Joe Oliver won't table his next budget for two more weeks, but the federal finance minister announced today that he'll table a second bill this month — one to force future governments to keep their books in the black.
The 2015-16 budget is expected to be the Harper government's first balanced budget in eight years.
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Speaking to the Economic Club of Canada in Toronto, Oliver said the legislation would include:
- Deficits only in response to a recession or "extraordinary circumstance, that is, war or natural disaster, with a cost exceeding $3 billion in a year."
- A requirement for the finance minister to testify before the Commons finance committee within 30 days of a published deficit to present a plan and "concrete timelines" to return to balanced budgets.
- A freeze on operating spending and a five per cent wage freeze for cabinet ministers and deputy ministers, following a published deficit.
- An automatic operating freeze if a finance minister posts a deficit outside of these "extraordinary circumstances."
Contrary to recent suggestions that his next budget might include some new vote-boosting stimulus spending, the finance minister said Canada "could not and cannot spend our way to prosperity."
Although his government brought in a major economic stimulus plan in 2009, "at a time our country needed it urgently," Oliver said, "The crisis is over, and so is the time for deficit-creating stimulus spending.
"But there are risks out there, so we must remain fiscally strong," he said.
Oliver said the Harper government will return to balance "without the kind of reckless spending cuts we lived through in the '90s. No instability, no hack and slash."
Like statements from both Oliver and Prime Minister Stephen Harper did last Thursday, the finance minister's speech repeated now well-worn Conservative warnings about the importance of not returning to the deficits seen under Pierre Trudeau's government and Liberal Leader Justin Trudeau's desire now to "spend money we do not have."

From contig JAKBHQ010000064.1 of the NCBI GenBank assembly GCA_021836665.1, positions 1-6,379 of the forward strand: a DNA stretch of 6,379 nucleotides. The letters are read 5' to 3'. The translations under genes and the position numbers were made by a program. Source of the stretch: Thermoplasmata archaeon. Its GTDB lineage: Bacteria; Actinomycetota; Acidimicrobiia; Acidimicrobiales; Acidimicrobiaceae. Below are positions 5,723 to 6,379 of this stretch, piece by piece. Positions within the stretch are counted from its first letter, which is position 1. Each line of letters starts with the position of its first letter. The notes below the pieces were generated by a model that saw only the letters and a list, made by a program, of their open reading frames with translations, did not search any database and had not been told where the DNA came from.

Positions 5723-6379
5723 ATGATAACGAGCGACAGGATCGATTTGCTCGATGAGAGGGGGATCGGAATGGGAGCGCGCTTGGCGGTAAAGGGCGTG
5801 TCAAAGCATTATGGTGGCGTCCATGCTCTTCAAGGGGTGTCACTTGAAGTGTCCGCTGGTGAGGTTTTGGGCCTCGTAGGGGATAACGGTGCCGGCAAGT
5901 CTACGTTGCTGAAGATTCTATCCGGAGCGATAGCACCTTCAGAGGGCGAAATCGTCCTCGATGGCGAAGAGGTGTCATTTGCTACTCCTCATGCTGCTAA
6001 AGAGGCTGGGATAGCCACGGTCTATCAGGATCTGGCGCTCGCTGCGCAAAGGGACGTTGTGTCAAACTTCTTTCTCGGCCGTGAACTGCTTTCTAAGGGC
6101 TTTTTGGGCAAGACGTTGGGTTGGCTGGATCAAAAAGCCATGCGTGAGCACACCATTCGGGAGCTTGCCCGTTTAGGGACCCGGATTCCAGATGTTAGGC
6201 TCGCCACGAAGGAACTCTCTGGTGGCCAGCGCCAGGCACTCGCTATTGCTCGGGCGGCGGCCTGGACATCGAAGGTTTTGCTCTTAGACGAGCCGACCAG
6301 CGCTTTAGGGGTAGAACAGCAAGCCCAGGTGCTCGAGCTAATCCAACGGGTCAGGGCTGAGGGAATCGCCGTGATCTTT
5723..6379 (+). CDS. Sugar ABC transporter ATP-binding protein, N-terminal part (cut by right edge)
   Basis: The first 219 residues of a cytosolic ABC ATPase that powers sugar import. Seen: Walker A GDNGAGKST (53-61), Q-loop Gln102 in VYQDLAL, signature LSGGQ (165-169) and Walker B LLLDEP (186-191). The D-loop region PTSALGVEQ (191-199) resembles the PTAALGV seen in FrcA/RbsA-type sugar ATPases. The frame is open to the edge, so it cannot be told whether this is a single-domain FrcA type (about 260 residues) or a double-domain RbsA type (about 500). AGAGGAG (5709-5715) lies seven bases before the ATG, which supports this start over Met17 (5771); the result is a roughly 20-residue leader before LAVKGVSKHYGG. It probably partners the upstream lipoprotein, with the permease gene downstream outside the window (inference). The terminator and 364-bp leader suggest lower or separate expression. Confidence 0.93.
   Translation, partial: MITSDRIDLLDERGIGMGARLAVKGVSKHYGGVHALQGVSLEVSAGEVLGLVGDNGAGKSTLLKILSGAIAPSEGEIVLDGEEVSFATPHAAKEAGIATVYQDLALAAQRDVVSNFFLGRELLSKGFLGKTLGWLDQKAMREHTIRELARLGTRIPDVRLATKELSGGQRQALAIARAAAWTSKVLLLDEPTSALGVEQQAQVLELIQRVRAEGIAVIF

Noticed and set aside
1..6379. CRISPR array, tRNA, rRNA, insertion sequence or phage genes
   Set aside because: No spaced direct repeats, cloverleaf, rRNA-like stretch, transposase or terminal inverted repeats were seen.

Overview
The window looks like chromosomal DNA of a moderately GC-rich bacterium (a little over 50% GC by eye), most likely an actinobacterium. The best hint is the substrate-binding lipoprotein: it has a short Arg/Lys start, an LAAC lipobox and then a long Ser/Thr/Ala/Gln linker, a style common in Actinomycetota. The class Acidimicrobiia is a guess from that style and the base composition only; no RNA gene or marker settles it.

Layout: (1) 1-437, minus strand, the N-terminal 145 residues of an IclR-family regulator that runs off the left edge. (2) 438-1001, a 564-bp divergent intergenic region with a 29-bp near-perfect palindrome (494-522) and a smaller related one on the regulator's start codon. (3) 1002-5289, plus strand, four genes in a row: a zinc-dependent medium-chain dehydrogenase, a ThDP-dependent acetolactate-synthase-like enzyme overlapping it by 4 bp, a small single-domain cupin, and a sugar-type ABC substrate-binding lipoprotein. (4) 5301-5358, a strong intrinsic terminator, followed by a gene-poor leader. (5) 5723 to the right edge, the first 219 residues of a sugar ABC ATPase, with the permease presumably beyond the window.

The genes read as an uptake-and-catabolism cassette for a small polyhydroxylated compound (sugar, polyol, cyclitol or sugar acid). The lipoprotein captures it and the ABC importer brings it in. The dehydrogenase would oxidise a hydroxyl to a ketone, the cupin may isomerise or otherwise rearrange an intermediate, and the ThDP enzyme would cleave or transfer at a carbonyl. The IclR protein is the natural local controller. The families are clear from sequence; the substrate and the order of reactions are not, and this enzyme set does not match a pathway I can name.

"We will never repeat those mistakes," he vowed again.
'Born-again budget balancers'
Even if balanced budget legislation is tabled quickly after Parliament's Easter break, there are limited weeks for legislation to pass through all stages in both the House of Commons and the Senate without unanimous consent from all parties — something that appears unlikely, based on the comments from Oliver's critics Wednesday.
In a sign of the pre-election campaign already underway this spring, Liberal finance critic Scott Brison and the NDP's urban affairs critic Matthew Kellway scrummed with reporters on site after the speech.
Brison called it "absolutely ludicrous" that the Harper government was trying to appear on the eve of an election call as "born-again budget balancers."
"It's laughable. It lacks credibility," he said, adding the Conservative record was "miserable," after having spent "into oblivion" the $13-billion surplus it inherited from the previous Liberal government.
Brison said that even before the fiscal crisis, the Harper government's fiscal policy put it on the edge of deficit. It then tabled seven consecutive deficits, spending on things like self-promotional advertising.
But would the Liberals support such a bill?
"Liberal governments in the past haven't needed balanced budget legislation to balance budgets," he said.
Tories 'last act'?
Kellway characterized the announcement as "full of bitter ironies" from a minister who "hid under his desk, paralyzed" after the drop in oil prices.
The New Democrat said the proposed legislation would dictate to future governments how to respond to future circumstances, based on "arbitrary and politically motivated criteria."
It's "the last act of a government that knows it's on its way out, trying to tie the hands of its successors," he said.
When reporters asked the NDP critic about the Tories focusing on Trudeaus past and present, Kellway said "those guys can have their squabbles."
"That for us is old-style politics," he said.
Oliver did not take questions.
Throne speech pledge not yet kept
The "balanced budget bill" was promised in the 2013 speech from the throne.
The financial crisis of 2009 would likely have qualified as the kind of recession where such a law would tolerate red ink.
That year the government's budget included a $56-billion deficit — the largest in Canadian history. Oliver characterized the "shovel-ready" stimulus program that caused it — dubbed the "Economic Action Plan" — as massive, but not excessive, and "something the opposition urged us to adopt."
"Doing the right thing worked," he said.
A number of provinces introduced balanced budget legislation but were forced to either break it or repeal it when economic circumstances changed.